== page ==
Kitab al-Bukhala (Book of Misers) also (Avarice & the Avaricious)[edit]

A collection of stories about the greedy. Humorous and satirical, it is the best example of al-Jāḥiẓ' prose style. Al-Jāḥiẓ ridicules schoolmasters, beggars, singers and scribes for their greedy behavior. Many of the stories continue to be reprinted in magazines throughout the Arabic-speaking world. The book is considered one of the best works of al-Jāḥiẓ.[citation needed]

Kitab al-Bayan wa al-Tabyin (The Book of eloquence and demonstration)[edit]

al-Bayan wa al-Tabyinn was one of al-Jahiz's later works, in which he wrote on epiphanies, rhetorical speeches, sectarian leaders, and princes. Though he was neither a poet nor a philologist in the proper sense - al-Jahiz took a keen interest in almost any imaginable subject - the book is considered to have started Arabic literary theory in a formal, systemic fashion.[8] Al-Jahiz's defining of eloquence as the ability of the speaker to deliver an effective message while maintaining it as brief or elaborate at will was widely accepted by later Arabic literary critics.[9]

Risalat mufakharat al-sudan 'ala al-bidan (Treatise on Blacks)[edit]

Concerning the Zanj, he wrote:

Everybody agrees that there is no people on earth in whom generosity is as universally well developed as the Zanj. These people have a natural talent for dancing to the rhythm of the tambourine, without needing to learn it. There are no better singers anywhere in the world, no people more polished and eloquent, and no people less given to insulting language. No other nation can surpass them in bodily strength and physical toughness. One of them will lift huge blocks and carry heavy loads that would be beyond the strength of most Bedouins or members of other races. They are courageous, energetic, and generous, which are the virtues of nobility, and also good-tempered and with little propensity to evil. They are always cheerful, smiling, and devoid of malice, which is a sign of noble character.

The Zanj say that God did not make them black in order to disfigure them; rather it is their environment that made them so. The best evidence of this is that there are black tribes among the Arabs, such as the Banu Sulaim bin Mansur, and that all the peoples settled in the Harra, besides the Banu Sulaim are black. These tribes take slaves from among the Ashban to mind their flocks and for irrigation work, manual labor, and domestic service, and their wives from among the Byzantines; and yet it takes less than three generations for the Harra to give them all the complexion of the Banu Sulaim. This Harra is such that the gazelles, ostriches, insects, wolves, foxes, sheep, asses, horses and birds that live there are all black. White and black are the results of environment, the natural properties of water and soil, distance from the sun, and intensity of heat. There is no question of metamorphosis, or of punishment, disfigurement or favor meted out by Allah. Besides, the land of the Banu Sulaim has much in common with the land of the Turks, where the camels, beasts of burden, and everything belonging to these people is similar in appearance: everything of theirs has a Turkish look.[10]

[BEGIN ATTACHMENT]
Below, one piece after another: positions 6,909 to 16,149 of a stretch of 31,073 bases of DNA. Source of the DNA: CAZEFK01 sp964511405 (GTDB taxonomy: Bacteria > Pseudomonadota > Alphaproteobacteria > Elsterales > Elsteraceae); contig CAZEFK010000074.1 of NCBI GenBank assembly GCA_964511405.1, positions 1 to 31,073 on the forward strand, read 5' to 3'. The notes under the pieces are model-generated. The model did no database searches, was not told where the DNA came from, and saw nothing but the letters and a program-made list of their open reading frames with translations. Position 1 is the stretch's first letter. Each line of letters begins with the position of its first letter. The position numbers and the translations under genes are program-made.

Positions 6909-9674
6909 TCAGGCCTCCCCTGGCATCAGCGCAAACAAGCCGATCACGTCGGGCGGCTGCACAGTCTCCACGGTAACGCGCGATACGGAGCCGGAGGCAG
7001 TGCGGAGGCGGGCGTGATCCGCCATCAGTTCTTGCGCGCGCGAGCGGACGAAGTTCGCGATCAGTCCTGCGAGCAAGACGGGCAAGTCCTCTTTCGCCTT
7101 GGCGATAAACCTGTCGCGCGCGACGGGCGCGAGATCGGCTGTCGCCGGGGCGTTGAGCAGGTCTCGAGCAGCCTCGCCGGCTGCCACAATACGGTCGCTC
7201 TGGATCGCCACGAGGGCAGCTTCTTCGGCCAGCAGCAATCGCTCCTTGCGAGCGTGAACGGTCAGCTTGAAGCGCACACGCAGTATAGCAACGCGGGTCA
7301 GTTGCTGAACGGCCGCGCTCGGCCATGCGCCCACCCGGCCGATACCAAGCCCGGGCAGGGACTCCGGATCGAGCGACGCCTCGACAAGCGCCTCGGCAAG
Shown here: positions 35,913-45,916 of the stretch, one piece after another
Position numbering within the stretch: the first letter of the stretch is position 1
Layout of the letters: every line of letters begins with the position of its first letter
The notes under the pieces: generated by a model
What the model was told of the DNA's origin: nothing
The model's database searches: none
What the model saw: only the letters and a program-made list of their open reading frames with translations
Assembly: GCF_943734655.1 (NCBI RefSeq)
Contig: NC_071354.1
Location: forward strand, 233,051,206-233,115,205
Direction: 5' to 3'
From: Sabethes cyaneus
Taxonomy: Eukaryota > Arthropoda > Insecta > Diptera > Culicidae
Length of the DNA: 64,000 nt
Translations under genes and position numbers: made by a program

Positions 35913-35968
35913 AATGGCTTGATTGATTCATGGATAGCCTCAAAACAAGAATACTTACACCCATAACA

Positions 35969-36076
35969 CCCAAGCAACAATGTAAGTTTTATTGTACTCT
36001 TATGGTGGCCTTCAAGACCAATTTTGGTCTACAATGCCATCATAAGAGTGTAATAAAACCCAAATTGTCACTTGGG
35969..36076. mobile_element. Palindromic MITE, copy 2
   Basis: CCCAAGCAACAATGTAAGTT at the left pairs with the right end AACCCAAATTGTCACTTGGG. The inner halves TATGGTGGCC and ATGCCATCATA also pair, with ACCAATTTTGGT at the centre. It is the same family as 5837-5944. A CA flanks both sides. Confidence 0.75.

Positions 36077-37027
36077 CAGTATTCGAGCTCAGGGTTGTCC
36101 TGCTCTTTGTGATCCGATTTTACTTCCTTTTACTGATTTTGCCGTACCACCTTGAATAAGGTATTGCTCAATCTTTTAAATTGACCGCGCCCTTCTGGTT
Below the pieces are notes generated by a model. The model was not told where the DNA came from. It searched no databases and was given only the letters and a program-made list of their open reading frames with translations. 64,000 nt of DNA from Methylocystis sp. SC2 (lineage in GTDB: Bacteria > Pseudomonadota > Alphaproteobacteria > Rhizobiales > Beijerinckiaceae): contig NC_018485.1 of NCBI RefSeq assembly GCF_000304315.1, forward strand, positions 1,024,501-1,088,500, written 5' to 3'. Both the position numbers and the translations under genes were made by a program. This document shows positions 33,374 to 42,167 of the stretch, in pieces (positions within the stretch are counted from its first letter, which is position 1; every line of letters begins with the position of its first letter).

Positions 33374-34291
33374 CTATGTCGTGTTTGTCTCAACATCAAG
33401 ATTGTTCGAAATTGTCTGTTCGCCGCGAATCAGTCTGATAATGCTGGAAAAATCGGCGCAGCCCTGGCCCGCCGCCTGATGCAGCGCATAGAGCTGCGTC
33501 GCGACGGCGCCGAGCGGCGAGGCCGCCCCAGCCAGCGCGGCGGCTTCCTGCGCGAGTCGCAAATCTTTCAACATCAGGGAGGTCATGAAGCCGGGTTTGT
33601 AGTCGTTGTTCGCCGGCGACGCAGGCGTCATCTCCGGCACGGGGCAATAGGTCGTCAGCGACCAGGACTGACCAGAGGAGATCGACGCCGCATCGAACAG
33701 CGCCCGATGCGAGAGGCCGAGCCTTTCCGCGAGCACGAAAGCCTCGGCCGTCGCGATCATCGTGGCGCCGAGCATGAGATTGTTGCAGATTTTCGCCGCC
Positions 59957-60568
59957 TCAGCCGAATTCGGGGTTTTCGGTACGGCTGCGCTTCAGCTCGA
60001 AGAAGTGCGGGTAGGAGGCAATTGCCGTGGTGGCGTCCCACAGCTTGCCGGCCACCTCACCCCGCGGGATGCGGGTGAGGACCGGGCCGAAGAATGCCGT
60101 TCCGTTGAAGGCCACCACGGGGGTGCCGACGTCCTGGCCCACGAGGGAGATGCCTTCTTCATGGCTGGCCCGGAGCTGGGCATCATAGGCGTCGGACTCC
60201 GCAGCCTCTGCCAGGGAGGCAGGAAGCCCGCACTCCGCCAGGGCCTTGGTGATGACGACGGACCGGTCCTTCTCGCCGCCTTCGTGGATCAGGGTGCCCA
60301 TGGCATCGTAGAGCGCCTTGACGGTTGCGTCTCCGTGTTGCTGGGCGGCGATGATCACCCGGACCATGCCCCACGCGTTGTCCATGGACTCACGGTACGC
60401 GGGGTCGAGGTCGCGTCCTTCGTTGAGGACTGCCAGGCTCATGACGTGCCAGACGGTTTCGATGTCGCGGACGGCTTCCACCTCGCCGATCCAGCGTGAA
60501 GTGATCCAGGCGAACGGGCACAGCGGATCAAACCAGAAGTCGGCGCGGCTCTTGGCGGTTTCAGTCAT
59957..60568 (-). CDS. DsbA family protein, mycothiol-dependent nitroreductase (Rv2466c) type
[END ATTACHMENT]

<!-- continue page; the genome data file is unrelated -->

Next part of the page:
Death[edit]

Al-Jāḥiẓ returned to Basra with Hemiplegia after spending more than fifty years in Baghdad. He died in Basra in the Arabic month of Muharram in AH 255/December 868-January 869 CE.[11] His exact cause of death is not clear, but a popular assumption is that Jahiz died in his private library after one of many large piles of books fell on him, killing him instantly. Others say he died of a sickness. He died at the age of 93.[citation needed]

See also[edit]

References[edit]

  1. ^ Al-Jahiz messages, Alwarraq edition, page 188; Yāqūt, Irshād al-arīb ilá ma`rifat al-adīb, ed. Iḥsān `Abbās, 7 vols (Beirut: Dār al-Gharb al-Islāmī, 1993), 5:2102.
  2. ^ Chuo Kikuu cha Dar es Salaam. Chuo cha Uchunguzi wa Lugha ya Kiswahili (1974). Kiswahili. East African Swahili Committee. p. 16. ; Yāqūt, Irshād al-arīb ilá ma`rifat al-adīb, ed. Iḥsān `Abbās, 7 vols (Beirut: Dār al-Gharb al-Islāmī, 1993), 5:2102.
  3. ^ https://books.google.com/books?id=owqY-90imMIC&pg=PA152
  4. ^ Shawqi Daif, Introduction to Ibn Mada's Refutation of the Grammarians, pg. 48. Cairo, 1947.
  5. ^ F. E., Peters (1968). Aristotle and the Arabs: The Aristotelian Tradition in Islam. New York University Press. p. 133. 
  6. ^ Mattock, J. N. (1971). "Review: Aristotle and the Arabs: The Aristotelian Tradition in Islam by F. E. Peters". Bulletin of the School of Oriental and African Studies, University of London. 34 (1): 147–148. doi:10.1017/s0041977x00141722. JSTOR 614638. ...there is much more in al-Jāḥiẓ, enough to indicate that he used a version of Aristotle (or an epitome), but still not very much. If al-Baghdidi thought that the Kitab al-hayawan was a plagiarism of the Aristotelian work he was either a fool or unacquainted with Aristotle. 
  7. ^ Zirkle C (1941). "Natural Selection before the "Origin of Species"". Proceedings of the American Philosophical Society. 84 (1): 71–123. 
  8. ^ G. J. H. Van Gelder, Beyond the Line: Classical Arabic Literary Critics on the Coherence and Unity of the Poem, pg. 2. Volume 8 of Studies in arabic literature: Supplements to the Journal of Arabic Literature. Leiden: Brill Publishers, 1982. ISBN 9789004068544
  9. ^ G.J. van Gelder, "Brevity in Classical Arabic Literary Theory." Taken from Proceedings of the Ninth Congress of the Union Européenne Des Arabisants Et Islamisants: Amsterdam, 1 to 7 September 1978, pg. 81. Ed. Rudolph Peters. Volume 4 of Publications of the Netherlands Institute of Archaeology and Arabic Studies in Cairo. Leiden: Brill Archive, 1981. ISBN 9789004063808
  10. ^ "Medieval Sourcebook: Abû Ûthmân al-Jâhith: From The Essays, c. 860 CE". Retrieved 2 October 2014. 
  11. ^ al-Ṣūlī, Muḥammad ibn Yaḥyá (1998). Kniga listov. Sankt-Peterburg: T͡Sentr "Peterburgskoe vostokovedenie". p. 392. 

3.1) Pella (Ch.), ‘Al-Djahiz”, op. cii., p. 386; cf Sarton, op. cii., p. 597. 3.2) Al-Jahiz, Kiiab al-Ha vawan, Vol. I, Cairo, 1909, p. 13, and see also different chapters of the volumes. 3.3) ldem., Vol. VI, pp. 133—34; and there are many passages in different volumes illustrating the struggle for existence. See VI, 139; VII, 47, 80. 3.4) ldem., vol. VII, pp. 47-48. 3.5) According to some opinions, this original form of animal was lost because of earthquakes and floods. See al-Jahiz, op. cit., vol. IV, p. 24; cf vol. VII, p. 77. 3.6) ldem, vol. IV, p. 23. 3.7) ldem., vol. IV, pp. 24-25; c1 vol. VI, pp. 24-26. 3.8) I think al-Maskh is a kind of ape; see Vol. IV, p. 24. And do not confuse al-Maskh with al-Miskh. 2.9) ldem., Vol. IV, p. 24; and cf vol. IV, pp. 25-27. 3.10) See Sarton (0.), op. cii., vol. II, Part 2, pp. 354—355. 3.1) Mieli (A.), op. cii., p. 152. 3.2) Cassirer (E.), The Problem of Knowledge, translated by W. H. Woglom and Ch. W. Hendel, Yale University Press, New Haven, 1950, p. 137. 3.3) Sarton (G.), op. cii., vol. III, part 2, p. 1641. 3.4) See Darwin (Sir F.), The Life and Letters of’ Charles Darwin, vol. I, London, 1887, p. 289. Samuel Lee (1783-1852), of Queen’s, was professor of Arabic and Hebrew. In 1821, he issued a “Sylloge Librorum Orientalium”. In 1829, he translated “The Travel of Ibn Battuta”, see The Dictionary of National Biography, vol. XI, London, 1917, pp. 819-820. 3.5) Collingwood (R. C.), The Idea of’ Nature, Oxford, 1945, p. 82.

External links[edit]